One of the most significant buildings in Australia’s artistic landscape, which established the careers of some of the nation’s foremost artists, has now come up for sale for the first time in more than 50 years.
The distinctive three-storey Victorian corner terrace on Sydney’s city fringe was formerly the home of the legendary Watters Gallery, which exhibited many top artists, including James Clifford, Tony Tuckson, Richard Larter, Robert Parr and Reg Mombassa.
But with the long-time owners, Frank Watters and Geoffrey and Alex Legge, now retiring and moving to the country, it’s to be auctioned on March 14 through agents Colliers International.
“It does feel like the end of an era, really, as they were very much pioneers in the art world,” said Colliers agent Miron Solomons. “They were owners and operators for such a long time, but now it’s time for them to sell the asset and redeploy the estate to their retirement fund.
“The building itself is absolutely beautiful inside and out, went through a redesign in the late 1960s before they opened in 1968, and now it would be ideal for a really cool creative as a corporate HQ and is ready to be transformed into something a little bit unique.”
With early buyers’ interest above the $5 million mark, the 578-square-metre freehold building at 109 Riley Street, on the corner of Stanley Lane in East Sydney, has parking, an upstairs apartment and a rooftop terrace and garden. It’s less than 1 kilometre to the Sydney CBD, is in the middle of an area of bustling cafes, restaurants, boutiques and no fewer than 17 other galleries and art spaces.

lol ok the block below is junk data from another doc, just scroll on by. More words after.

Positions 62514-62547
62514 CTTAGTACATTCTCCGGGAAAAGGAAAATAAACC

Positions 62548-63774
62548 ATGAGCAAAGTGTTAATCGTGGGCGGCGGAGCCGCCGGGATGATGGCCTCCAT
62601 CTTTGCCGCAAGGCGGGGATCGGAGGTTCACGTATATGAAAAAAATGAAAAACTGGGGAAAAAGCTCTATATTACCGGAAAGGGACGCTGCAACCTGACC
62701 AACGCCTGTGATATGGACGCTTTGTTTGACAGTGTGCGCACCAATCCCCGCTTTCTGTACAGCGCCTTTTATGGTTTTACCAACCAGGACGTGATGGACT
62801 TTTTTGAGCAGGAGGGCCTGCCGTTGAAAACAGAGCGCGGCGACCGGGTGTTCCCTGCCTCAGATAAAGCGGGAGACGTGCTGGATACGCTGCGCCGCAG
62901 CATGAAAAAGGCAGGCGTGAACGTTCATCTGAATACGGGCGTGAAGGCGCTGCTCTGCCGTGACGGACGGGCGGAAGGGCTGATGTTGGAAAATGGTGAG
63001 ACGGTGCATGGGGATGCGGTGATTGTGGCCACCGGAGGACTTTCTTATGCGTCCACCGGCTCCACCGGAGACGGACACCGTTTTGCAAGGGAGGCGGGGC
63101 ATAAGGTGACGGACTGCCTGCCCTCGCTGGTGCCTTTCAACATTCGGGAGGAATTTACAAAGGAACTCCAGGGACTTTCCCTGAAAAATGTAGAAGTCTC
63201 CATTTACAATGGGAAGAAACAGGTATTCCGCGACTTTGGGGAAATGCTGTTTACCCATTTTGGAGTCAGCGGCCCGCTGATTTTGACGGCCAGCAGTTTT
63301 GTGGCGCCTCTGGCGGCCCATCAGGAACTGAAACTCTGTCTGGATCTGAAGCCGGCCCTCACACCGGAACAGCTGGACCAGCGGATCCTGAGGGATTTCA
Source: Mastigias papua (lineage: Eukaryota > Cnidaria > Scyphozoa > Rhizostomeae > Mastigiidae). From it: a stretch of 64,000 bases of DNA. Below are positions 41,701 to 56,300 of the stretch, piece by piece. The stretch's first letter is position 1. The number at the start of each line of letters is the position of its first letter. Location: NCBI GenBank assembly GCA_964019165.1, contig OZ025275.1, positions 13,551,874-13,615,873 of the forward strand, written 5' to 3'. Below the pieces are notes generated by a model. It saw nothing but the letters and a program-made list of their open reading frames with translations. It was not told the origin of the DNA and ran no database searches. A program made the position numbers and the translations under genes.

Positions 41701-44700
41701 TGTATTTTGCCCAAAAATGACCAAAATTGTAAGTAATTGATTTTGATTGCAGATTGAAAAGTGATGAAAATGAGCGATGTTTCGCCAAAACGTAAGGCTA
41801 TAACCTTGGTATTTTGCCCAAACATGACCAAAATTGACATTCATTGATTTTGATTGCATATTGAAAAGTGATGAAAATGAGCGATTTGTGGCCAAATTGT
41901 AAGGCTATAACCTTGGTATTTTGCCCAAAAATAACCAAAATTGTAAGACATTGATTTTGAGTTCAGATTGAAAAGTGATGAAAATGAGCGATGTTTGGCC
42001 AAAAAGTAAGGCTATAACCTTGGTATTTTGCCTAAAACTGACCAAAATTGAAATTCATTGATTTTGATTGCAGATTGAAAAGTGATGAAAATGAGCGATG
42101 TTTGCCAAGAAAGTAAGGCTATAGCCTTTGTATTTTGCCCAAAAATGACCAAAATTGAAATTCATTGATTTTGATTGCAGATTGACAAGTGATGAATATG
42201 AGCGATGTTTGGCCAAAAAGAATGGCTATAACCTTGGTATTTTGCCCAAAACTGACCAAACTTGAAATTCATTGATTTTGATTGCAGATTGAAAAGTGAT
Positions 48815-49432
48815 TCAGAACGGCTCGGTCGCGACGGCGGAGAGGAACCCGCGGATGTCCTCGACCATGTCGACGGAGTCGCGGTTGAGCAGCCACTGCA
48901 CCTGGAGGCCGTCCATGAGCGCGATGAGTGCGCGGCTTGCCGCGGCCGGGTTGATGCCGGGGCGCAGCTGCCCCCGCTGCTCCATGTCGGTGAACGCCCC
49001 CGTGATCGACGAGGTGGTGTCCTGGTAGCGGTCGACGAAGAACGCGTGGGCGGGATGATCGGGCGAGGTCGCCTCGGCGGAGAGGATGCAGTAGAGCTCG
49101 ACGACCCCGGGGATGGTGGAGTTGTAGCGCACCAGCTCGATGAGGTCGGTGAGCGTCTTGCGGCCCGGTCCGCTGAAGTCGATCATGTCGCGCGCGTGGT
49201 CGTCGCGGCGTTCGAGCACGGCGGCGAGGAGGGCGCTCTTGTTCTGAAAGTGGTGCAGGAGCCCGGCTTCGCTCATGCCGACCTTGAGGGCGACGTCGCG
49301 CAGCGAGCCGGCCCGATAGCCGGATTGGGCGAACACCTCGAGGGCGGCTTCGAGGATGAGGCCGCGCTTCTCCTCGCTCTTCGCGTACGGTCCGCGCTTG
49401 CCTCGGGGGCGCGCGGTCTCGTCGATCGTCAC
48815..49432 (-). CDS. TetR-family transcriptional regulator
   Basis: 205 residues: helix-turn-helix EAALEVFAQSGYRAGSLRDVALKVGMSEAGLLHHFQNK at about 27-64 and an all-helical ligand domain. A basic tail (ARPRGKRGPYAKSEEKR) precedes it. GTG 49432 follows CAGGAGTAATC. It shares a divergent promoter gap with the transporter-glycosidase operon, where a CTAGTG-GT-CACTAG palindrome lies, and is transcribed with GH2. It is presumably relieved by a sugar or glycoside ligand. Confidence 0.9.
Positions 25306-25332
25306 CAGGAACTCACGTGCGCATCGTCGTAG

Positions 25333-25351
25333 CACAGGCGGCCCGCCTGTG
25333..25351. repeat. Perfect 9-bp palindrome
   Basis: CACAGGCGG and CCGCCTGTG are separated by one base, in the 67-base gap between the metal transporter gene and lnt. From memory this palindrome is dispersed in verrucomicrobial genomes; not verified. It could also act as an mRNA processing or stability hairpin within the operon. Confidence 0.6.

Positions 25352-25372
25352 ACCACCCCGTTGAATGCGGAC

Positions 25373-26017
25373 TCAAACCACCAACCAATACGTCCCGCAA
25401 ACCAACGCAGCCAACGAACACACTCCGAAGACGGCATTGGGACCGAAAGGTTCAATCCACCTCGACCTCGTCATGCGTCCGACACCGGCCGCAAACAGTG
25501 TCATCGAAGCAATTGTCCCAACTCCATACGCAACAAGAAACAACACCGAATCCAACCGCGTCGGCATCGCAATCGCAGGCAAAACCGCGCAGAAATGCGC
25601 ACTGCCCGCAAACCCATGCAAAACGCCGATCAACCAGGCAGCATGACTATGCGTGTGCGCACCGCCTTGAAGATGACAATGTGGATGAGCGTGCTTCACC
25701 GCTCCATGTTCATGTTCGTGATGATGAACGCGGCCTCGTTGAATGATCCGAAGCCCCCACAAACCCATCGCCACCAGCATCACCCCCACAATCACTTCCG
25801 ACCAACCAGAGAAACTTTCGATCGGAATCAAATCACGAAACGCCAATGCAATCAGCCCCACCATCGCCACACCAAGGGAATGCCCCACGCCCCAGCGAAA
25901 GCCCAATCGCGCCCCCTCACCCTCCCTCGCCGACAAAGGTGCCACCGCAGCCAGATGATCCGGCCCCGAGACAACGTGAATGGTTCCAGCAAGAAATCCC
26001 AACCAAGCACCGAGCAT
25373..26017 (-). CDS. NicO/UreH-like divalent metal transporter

Randi Linnegar, who runs the King Street Gallery on William, nearby on Darlinghurst’s William Street, has picked up four of Watters’ former clients as well as one estate after the gallery closed in 2018. “But we are very sad to see it go as it was a very significant gallery and has a very important place in the Australian history of art,” Ms Linnegar said.
“They were true pioneers in showing the kind of artists that it was very difficult for the Australian public to have access to and, as well as being a commercial gallery, they had a very strong belief in arts and artists and worked hard to help them create careers. They’ll be really and truly missed in the Australian art world.”
However, that part of Sydney still has a thriving arts scene. There are regular Sydney East ArtWalks held in conjunction with the National Art School around the area, while the Chalk Horse Gallery is currently moving into new premises at 167 William Street, from just down the same road, and will launch there on February 28 with a solo show by Jason Phu.
At Chalk Horse, James Kerr said the closure of Watters would leave a big hole to be filled. “If that wasn’t the longest standing commercial gallery in Sydney, it was certainly one of them,” he said. “It has such a rich history of exhibiting important Australian art.”
Another new art space COMA is opening this week in nearby Stanley Street and, at the artspace-for-hire ARO Gallery, on William Street, owner Annette Russell opens her new exhibition A Moment in Time on February 26.
“It’s not good for any of us that Watters is for sale,” she said. “It’s been established for such a long time; it will be very sad to see it go. But there are a lot of galleries in the area remaining which is great. It’s a wonderful place to wander around, see all the galleries and then have dinner with friends afterwards in one of the great restaurants.”
The heritage building that housed Watters Gallery is already exciting a lot of interest from investors and potential owner-occupiers, Mr Solomons said.
Originally the site of a boot warehouse in 1858, it became the Victoria Hotel between 1863 and 1870, and from 1871 The Harp of Erin Hotel. In 1921 the building was used as a shop with the flat above, and then was altered in 1968 to accommodate the gallery until its closure last year.
“Now there’s the opportunity to capitalise on the current regentrification of a lively, bohemian area and its strategic location close to the CBD and major transport links,” Mr Solomons said. “It’s such a special building, and it will tick a lot of boxes for a lot of different people.”
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